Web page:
Industry News | July 5, 2010

NRA Presses Immigration Issue

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In response to President Obama's address at American University on the urgent need to fix the nation's broken immigration system through comprehensive immigration reform, the National Restaurant Association issued the following statement:

“Each day the need for immigration reform becomes clearer, and we commend the President for his commitment and continued leadership,” said National Restaurant Association president and CEO Dawn Sweeney. “It is absolutely critical for our nation that Congress develop a sensible immigration reform solution.

“Addressing our broken immigration system is an economic necessity for our industry as well as our country,” said Sweeney, who attended the President’s remarks. “The nation's 945,000 restaurant locations and their millions of employees have much at stake in this debate, and the consequences of failure to find a solution on this vital issue will be severe. The President has been a leading voice working to find a resolution to this crisis, and while significant areas of disagreement exist among advocates, we remain committed to the work ahead.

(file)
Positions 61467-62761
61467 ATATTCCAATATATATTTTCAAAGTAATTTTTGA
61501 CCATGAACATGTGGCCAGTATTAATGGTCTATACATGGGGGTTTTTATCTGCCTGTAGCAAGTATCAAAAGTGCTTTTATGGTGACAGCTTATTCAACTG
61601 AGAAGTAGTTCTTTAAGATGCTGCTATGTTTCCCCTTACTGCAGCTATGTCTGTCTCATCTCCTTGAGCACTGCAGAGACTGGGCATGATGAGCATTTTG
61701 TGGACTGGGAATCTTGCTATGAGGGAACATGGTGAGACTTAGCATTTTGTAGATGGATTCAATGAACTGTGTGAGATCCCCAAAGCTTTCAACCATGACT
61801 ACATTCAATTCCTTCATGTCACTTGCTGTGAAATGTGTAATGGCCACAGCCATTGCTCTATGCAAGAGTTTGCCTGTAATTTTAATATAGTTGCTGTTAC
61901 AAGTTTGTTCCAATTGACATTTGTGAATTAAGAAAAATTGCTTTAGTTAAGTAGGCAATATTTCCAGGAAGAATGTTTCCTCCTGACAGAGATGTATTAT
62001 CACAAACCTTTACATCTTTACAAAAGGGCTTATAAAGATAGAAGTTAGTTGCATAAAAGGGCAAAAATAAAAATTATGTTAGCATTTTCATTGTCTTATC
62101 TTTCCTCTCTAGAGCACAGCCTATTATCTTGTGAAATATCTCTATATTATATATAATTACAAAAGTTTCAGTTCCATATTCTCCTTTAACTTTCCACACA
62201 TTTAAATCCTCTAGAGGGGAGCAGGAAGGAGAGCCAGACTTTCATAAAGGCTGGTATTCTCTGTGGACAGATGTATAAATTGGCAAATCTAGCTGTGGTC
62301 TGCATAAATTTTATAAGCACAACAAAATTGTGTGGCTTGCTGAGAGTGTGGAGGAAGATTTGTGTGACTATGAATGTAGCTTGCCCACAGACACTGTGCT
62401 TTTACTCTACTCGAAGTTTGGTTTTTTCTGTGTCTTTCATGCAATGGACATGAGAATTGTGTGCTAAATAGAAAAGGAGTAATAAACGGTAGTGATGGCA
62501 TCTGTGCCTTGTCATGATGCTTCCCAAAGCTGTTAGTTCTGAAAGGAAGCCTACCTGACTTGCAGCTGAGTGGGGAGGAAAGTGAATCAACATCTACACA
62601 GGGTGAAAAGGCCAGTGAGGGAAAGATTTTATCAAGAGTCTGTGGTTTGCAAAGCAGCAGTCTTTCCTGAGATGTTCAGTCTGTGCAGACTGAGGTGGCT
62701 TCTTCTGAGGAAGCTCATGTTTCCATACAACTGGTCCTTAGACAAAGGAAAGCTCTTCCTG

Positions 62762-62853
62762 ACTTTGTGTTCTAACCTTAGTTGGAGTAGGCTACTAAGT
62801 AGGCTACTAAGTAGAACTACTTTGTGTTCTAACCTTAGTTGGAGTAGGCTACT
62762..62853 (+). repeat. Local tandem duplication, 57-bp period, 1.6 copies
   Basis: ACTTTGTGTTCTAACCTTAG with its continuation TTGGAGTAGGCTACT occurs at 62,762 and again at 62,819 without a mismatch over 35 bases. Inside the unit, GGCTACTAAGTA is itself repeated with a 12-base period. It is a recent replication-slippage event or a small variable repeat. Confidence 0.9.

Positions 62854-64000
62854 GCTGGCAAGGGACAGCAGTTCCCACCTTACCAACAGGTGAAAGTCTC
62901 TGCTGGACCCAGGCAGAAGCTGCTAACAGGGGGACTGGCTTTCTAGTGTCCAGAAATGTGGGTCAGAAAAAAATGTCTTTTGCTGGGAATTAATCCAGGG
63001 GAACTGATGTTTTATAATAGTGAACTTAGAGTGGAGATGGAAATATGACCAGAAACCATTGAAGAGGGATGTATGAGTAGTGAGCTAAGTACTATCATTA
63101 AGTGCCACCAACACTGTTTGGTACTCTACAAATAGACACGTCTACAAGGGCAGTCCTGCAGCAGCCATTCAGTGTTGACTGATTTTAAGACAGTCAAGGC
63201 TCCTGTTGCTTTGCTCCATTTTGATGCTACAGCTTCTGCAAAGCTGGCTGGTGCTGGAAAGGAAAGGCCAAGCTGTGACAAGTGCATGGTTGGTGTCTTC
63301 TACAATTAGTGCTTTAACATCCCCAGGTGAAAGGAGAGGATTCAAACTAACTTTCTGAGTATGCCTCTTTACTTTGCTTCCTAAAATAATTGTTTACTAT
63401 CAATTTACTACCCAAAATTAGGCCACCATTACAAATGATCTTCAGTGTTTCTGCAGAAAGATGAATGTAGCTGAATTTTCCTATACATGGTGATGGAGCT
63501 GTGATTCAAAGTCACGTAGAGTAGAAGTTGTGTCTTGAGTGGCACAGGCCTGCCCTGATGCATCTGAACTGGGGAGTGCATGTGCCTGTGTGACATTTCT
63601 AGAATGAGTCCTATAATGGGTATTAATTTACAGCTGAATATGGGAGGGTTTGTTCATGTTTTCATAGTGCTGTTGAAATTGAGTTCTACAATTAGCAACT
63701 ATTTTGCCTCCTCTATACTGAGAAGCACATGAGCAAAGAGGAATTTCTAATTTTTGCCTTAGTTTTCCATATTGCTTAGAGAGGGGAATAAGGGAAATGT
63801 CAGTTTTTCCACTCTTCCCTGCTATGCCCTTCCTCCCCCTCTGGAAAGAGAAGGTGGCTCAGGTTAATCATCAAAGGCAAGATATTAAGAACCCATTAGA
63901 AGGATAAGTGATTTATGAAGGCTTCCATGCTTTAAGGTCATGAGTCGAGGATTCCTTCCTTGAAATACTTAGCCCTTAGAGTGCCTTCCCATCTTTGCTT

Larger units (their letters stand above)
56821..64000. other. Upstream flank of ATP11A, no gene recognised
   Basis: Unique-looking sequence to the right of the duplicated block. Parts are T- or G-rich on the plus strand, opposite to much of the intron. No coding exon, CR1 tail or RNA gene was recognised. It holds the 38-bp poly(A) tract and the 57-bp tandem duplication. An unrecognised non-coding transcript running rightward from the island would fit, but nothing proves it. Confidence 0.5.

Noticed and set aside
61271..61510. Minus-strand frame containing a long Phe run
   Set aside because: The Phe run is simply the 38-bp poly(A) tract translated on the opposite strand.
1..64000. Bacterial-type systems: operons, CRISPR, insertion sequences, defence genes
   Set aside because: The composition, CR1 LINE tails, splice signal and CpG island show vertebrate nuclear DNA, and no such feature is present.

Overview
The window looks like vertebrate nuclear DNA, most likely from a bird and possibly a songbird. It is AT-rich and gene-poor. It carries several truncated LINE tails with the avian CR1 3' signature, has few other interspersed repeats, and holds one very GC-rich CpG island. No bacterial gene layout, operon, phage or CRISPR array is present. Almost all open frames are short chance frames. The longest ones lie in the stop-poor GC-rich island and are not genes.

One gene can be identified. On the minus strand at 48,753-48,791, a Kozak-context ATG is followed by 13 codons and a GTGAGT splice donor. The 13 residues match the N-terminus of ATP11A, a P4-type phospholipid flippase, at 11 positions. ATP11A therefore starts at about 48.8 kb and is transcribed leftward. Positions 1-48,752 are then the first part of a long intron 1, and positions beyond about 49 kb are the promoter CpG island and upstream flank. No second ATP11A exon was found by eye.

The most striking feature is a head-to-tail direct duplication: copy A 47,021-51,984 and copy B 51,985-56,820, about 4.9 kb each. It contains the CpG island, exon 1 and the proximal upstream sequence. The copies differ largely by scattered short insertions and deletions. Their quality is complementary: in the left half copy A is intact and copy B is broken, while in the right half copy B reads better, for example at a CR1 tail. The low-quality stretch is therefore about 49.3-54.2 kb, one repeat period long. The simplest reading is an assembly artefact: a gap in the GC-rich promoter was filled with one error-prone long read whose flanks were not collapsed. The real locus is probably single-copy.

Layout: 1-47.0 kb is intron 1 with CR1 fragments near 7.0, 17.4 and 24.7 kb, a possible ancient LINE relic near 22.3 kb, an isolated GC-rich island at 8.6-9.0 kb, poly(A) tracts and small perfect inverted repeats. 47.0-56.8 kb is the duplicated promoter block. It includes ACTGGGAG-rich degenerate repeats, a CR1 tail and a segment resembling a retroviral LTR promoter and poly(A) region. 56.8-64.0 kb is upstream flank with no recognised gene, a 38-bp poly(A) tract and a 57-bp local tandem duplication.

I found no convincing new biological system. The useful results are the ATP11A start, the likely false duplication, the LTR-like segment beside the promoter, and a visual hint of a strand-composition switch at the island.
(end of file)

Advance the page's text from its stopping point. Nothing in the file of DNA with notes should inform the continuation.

“We believe that a bipartisan process has the best chance of success, and it is imperative that the Congress continues to work toward a solution,” Sweeney said. “The Association pledges its continued vigorous support of sensible reform that strengthens our borders; provides a way for employers to hire from abroad when U.S. workers are not available; establishes a verification system that is effective, inexpensive and reliable, and does not unfairly penalize employers; and creates a commonsense solution for undocumented workers in the United States.”

The restaurant and foodservice industry is the second largest private sector employer in the U.S. with 12.7 million employees, and the Association estimates the number of jobs in the industry will grow by 1.3 million over the next 10 years. The Association is an active leader in the Essential Worker Immigration Coalition, which includes more than 40 national businesses and trade associations seeking reform of America’s broken immigration system.

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